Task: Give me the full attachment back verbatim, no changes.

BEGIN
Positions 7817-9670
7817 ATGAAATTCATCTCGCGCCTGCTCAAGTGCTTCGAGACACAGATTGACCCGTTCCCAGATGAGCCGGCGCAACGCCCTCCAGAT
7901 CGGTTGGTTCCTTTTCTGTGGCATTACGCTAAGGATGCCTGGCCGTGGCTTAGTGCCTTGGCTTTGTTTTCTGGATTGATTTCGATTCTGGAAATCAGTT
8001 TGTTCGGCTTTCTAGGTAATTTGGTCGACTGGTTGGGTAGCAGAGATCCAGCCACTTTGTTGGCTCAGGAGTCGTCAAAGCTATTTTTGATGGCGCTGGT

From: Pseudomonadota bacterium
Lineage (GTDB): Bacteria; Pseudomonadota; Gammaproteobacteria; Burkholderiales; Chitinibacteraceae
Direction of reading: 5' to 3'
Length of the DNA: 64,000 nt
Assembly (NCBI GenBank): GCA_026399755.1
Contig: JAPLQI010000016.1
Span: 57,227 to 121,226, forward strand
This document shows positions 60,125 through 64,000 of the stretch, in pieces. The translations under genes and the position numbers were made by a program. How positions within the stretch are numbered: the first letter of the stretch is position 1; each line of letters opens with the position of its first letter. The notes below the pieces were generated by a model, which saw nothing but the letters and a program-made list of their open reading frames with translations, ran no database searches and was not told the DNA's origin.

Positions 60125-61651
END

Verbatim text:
Positions 7817-9670
7817 ATGAAATTCATCTCGCGCCTGCTCAAGTGCTTCGAGACACAGATTGACCCGTTCCCAGATGAGCCGGCGCAACGCCCTCCAGAT
7901 CGGTTGGTTCCTTTTCTGTGGCATTACGCTAAGGATGCCTGGCCGTGGCTTAGTGCCTTGGCTTTGTTTTCTGGATTGATTTCGATTCTGGAAATCAGTT
8001 TGTTCGGCTTTCTAGGTAATTTGGTCGACTGGTTGGGTAGCAGAGATCCAGCCACTTTGTTGGCTCAGGAGTCGTCAAAGCTATTTTTGATGGCGCTGGT

From: Pseudomonadota bacterium
Lineage (GTDB): Bacteria; Pseudomonadota; Gammaproteobacteria; Burkholderiales; Chitinibacteraceae
Direction of reading: 5' to 3'
Length of the DNA: 64,000 nt
Assembly (NCBI GenBank): GCA_026399755.1
Contig: JAPLQI010000016.1
Span: 57,227 to 121,226, forward strand
This document shows positions 60,125 through 64,000 of the stretch, in pieces. The translations under genes and the position numbers were made by a program. How positions within the stretch are numbered: the first letter of the stretch is position 1; each line of letters opens with the position of its first letter. The notes below the pieces were generated by a model, which saw nothing but the letters and a program-made list of their open reading frames with translations, ran no database searches and was not told the DNA's origin.

Positions 60125-61651